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Man arrested for taking pictures at MIA

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posted on Jan, 19 2011 @ 10:02 AM
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Man arrested for taking pictures at MIA


www.wsvn.com

A man has been arrested after, officials said, he caused a security scare at a South Florida airport.

On Jan. 11, Miami-Dade Police officers stopped Oluwole Aboyade in the Dolphin parking garage at MIA after he reportedly began taking pictures of sensitive areas at the airport.

According to a Miami-Dade Police report, an officer said he became alarmed when he saw Aboyade taking pictures of buildings, surveillance cameras, airport runways and restricted areas. When the police approached the Nigerian national, he said he would remain silent. The police report read, "Mr. Aboyade was observ
(visit the link for the full news article)




posted on Jan, 19 2011 @ 10:02 AM
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Now this one here has me a bit worried.

A Nigerian walking around taking pics of cameras and "sensitive" areas of the airport? In addition to other building around dade county.
Evasive to questions from the local police.
Wanted by ICE.
And then wanted on some federal warrant too.

Sounds to me like someone is scoping out targets. Makes me wonder too if there are other people in other cities doing the same.

www.wsvn.com
(visit the link for the full news article)



posted on Jan, 19 2011 @ 10:07 AM
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Just so we're all clear here. He wasn't arrested for taking pictures. He was questioned by police for taking pictures, which any other country would do around high security targets, especially if they were actually of the airport instead of just family pictures etc.

He was arrested for not cooperating with the police and refusing to answer questions. Big difference. Again, if someone is approached due to suspicious activity and refuses to answer police questions, they would be taken into custody in ANY country.

I don't know why Americans seem to think it's their right not to cooperate with police or identify themselves unless the police have "just cause" which they obviously did in this case. In most other countries in the world, it's just considered polite to say howdy to law enforcement officials, and to produce ID if asked during routine police business.

The bigger story here would seem to be why don't US police ask for ID from EVERYONE that they stop, just like police do in every other country in the world?



posted on Jan, 19 2011 @ 10:11 AM
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reply to post by grey580
 


This is old news, not breaking news. Breaking news is less than 24h or so. This is over a week old. Plus, it's not even news.




posted on Jan, 19 2011 @ 10:21 AM
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reply to post by babybunnies
 


Papers please.

Come on, don't you see the danger in accepting authority with out questioning.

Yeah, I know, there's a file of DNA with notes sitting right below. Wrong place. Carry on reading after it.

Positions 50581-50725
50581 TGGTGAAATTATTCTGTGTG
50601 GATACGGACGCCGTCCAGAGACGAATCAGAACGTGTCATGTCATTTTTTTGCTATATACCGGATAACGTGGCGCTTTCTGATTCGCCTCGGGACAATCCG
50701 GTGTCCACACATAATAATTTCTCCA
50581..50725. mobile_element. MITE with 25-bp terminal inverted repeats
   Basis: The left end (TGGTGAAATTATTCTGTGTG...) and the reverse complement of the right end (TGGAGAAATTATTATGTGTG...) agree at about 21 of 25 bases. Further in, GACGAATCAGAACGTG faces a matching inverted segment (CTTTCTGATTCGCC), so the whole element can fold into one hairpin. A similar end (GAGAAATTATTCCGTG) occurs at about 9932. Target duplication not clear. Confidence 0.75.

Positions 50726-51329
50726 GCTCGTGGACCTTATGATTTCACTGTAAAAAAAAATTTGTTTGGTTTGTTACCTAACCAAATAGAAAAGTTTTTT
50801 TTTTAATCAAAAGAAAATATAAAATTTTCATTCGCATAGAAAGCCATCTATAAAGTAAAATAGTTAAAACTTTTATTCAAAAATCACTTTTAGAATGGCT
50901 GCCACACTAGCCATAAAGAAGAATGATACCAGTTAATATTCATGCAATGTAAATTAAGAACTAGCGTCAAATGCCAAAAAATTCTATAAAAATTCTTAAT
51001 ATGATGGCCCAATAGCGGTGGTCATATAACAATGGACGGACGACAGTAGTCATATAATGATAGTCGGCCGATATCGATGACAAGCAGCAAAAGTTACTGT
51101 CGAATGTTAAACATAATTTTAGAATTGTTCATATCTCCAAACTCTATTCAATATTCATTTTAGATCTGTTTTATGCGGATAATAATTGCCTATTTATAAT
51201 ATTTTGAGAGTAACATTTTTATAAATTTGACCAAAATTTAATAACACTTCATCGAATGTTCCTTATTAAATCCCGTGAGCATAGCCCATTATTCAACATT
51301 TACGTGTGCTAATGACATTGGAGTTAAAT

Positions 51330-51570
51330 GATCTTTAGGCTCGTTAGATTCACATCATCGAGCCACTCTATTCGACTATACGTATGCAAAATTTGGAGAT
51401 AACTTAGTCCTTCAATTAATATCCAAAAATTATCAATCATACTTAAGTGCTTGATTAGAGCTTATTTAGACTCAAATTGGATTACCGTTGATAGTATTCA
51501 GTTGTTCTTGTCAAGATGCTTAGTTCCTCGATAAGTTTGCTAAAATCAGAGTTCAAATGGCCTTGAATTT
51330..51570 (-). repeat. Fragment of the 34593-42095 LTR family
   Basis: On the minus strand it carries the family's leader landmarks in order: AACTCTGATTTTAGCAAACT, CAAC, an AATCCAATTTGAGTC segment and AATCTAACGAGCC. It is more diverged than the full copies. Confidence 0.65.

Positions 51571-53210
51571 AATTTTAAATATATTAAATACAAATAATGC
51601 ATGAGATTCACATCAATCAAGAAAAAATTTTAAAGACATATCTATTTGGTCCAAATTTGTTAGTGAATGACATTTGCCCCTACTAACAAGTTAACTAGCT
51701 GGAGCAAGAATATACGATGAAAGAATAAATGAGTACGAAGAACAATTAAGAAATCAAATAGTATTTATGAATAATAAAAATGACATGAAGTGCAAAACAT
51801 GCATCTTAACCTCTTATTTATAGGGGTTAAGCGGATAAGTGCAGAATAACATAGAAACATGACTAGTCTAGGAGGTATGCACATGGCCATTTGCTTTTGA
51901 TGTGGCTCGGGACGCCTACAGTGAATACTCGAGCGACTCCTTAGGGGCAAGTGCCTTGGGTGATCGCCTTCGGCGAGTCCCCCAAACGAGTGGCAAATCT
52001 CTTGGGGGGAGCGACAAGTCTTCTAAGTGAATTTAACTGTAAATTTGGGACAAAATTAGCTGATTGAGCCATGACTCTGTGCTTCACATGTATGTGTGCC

posted on Jan, 19 2011 @ 10:26 AM
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Originally posted by babybunnies
I don't know why Americans seem to think it's their right not to cooperate with police or identify themselves unless the police have "just cause" which they obviously did in this case. In most other countries in the world, it's just considered polite to say howdy to law enforcement officials, and to produce ID if asked during routine police business.

OK, wait one second...isn't this guy Nigerian? In that case, he's not American, so why the comment about Americans not cooperating?
1) Generalizing Americans as people who believe it's their right to cooperate or identify themselves is a bit too vast and far-reaching for my ears.
2) In America we're watching our freedoms and privacy be stripped from us on a daily basis. It's very important to keep these things in mind.
3) It's quite a bit different when you live in the states and experience certain police forces. Not to condemn or condone this guy's actions, but I know from personal experience that there are a lot of police officers out there who aren't here to help.

My city, Grand Rapids, MI is fortunate. We have a great police force who has always helped me as much as they can and I haven't seen any negative actions taken on their part. Livonia, MI police, they are a different story.
Not that they're bad people, but certain departments as a whole, how they operate and often treat people is just bull.



posted on Jan, 19 2011 @ 10:50 AM
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reply to post by babybunnies
 


Please read the article over again.

The man was Nigerian and was in the country on an expired work visa.

This had nothing to do with with refusing to show id.

Pretty sure this guy was scoping out targets for an attack of some sort.



posted on Jan, 19 2011 @ 10:52 AM
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reply to post by GirlGenius